6. Michael Laskey’s Workshop On the Sunday morning, encouraged by Peter Sansom, I turned up to Michael Laskey’s workshop, thinking there wouldn’t be many people there so early after a whole day and evening of poetry the night before.  How wrong I was!  I reckon there must have been fifty people crammed into the Peter Pears gallery – there was such a buzz when I walked in – yes, you guessed it, I nearly did a little star jump.  It was only 45 minutes but I think we did four or five exercises and everyone was happy and enthusiastic and in a good mood – it was great.

7. Walking to Thorpeness along the beach on Friday 8. The stars at 1am walking back to my accommodation on Sunday night So it can’t all have been perfect, I hear you say.  Well – the only thing that did annoy me at the festival was that there were events running concurrently and I wanted to be in two places at once and I obviously couldn’t.  Sometimes I missed things because I had to eat.  That’s not the festival’s fault though.  I am dreading the podcast interview that I did with the other pamphlet poets straight after the reading, because I was quite hyper and I think I was talking a load of old rubbish.  We will see – again, not really the festival’s fault though – more me getting way too excited!

Tomorrow I am reading at Lauderdale House in London with Maitreyabandhu and Tom Lowenstein http://www.lauderdalehouse.co.uk/page.asp?ID=1367&PID=13&PVID=1546 so I am back in London!  I’m running a workshop on Friday for poetry group ‘Malika’s Kitchen’ and then I’m returning to Barrow on Saturday for ‘A Poem and A Pint’.  This time our guest poet is Judy Brown, the Wordsworth Trust’s Poet in Residence, so I hope to see some of you there, or in London or maybe Lancaster the week after…

You can find John Field’s official Aldeburgh Poetry Festival blog here: http://www.thepoetrytrust.org/FestBlog/festblog-main/

but here he has blogged about the pamphlet poets reading and said lots of nice things http://www.thepoetrytrust.org/festblog/festblog-article/pamphlet-power/

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4 responses »

  1. Robin Robertson is not only an excellent poet but also reads his poetry extremely well. Who would you cite as some of the outstanding international poets? I seriously regret not hearing/seeing Karen Solie and Nikola Madzirov, in particular, at Poetry Parnassus last year (there was so much going on, it’s that events running concurrently thing!), or since – I love their poetry, and I’ve been in touch with Nikola a little and he seems so nice. Maybe next year I’ll make it to Aldeburgh.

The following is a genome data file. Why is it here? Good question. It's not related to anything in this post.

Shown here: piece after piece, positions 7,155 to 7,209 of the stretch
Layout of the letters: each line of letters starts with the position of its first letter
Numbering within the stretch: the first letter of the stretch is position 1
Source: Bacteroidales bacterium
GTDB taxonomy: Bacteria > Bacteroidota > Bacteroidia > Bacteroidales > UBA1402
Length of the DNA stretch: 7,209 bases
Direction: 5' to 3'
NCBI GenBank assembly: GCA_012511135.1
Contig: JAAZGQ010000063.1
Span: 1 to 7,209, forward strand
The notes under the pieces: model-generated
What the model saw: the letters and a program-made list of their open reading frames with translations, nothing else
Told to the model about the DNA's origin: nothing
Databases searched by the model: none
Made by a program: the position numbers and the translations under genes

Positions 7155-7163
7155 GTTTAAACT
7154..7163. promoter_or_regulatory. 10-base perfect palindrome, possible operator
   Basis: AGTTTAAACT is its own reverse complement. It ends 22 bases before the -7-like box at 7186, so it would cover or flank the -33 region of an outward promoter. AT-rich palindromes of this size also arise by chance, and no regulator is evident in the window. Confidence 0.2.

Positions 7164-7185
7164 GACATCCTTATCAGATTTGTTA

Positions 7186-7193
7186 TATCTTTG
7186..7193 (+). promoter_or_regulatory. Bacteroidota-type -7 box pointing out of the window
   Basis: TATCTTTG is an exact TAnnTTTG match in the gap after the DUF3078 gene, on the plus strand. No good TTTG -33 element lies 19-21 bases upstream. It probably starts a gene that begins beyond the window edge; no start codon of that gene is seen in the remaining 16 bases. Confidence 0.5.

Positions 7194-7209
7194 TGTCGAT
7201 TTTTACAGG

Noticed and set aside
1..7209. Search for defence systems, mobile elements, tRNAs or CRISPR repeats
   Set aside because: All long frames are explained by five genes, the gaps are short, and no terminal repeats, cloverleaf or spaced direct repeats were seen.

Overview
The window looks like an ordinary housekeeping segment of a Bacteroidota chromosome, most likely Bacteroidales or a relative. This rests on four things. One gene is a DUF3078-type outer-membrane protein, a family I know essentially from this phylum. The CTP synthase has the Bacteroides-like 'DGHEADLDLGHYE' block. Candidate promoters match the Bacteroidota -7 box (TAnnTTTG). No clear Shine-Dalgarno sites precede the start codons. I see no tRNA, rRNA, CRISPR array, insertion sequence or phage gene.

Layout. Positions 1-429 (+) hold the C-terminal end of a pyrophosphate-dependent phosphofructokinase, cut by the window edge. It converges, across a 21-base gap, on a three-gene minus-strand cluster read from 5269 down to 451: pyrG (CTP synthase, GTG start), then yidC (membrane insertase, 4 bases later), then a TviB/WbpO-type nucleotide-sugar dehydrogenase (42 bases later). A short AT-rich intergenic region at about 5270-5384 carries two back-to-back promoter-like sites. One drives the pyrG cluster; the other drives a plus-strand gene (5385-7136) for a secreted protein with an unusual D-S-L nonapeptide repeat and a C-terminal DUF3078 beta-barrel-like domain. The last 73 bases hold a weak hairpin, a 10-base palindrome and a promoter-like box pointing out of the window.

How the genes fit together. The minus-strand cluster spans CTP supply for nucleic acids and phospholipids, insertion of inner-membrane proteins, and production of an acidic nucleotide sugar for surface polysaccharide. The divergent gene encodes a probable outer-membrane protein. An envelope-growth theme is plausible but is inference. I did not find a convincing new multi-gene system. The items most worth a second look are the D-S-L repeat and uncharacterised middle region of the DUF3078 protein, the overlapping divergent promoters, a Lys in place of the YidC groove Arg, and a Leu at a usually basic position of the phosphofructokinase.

Glad everything went well for you and you sold lots of pamphlets! It would be nice to catch up with you in London, but sadly not this week – another time, I hope!

    • Hi Clarissa – I would say it is hard to choose – but probably my personal favourites would be Nicola Madzirov and Terrance Hayes…two completely different poets – Nikola’s stuff is very introverted, almost meditative, very spiritual, contemplative poetry full of loneliness and doubt…and Terrance’s stuff is rhythmical, energetic, colourful, loose in the way that the best american poetry is loose whilst at the same time upholding it’s own inner logic to hold it together – so yes, probably those two because they were so different, but both excellent in their own way..it helps that they are both really beautiful human beings as well and it was wonderful to spend time with them.

  2. I enjoyed reading what John Field said about you and the other pamphlet poets 🙂 And did you hear Canadian Karen Solie – I have her Pigeon book. And would you post us your close reading notes that you did? And let us know when the podcast is available? Thanks.

    • Hi Ellie- Yes, I did hear Karen Solie -she was good – and a lovely person as well. And yes – planning on posting close reading notes here at some point – I’ll let you know! And yes, I’ll definitely let you know when the podcast comes out( if there is one)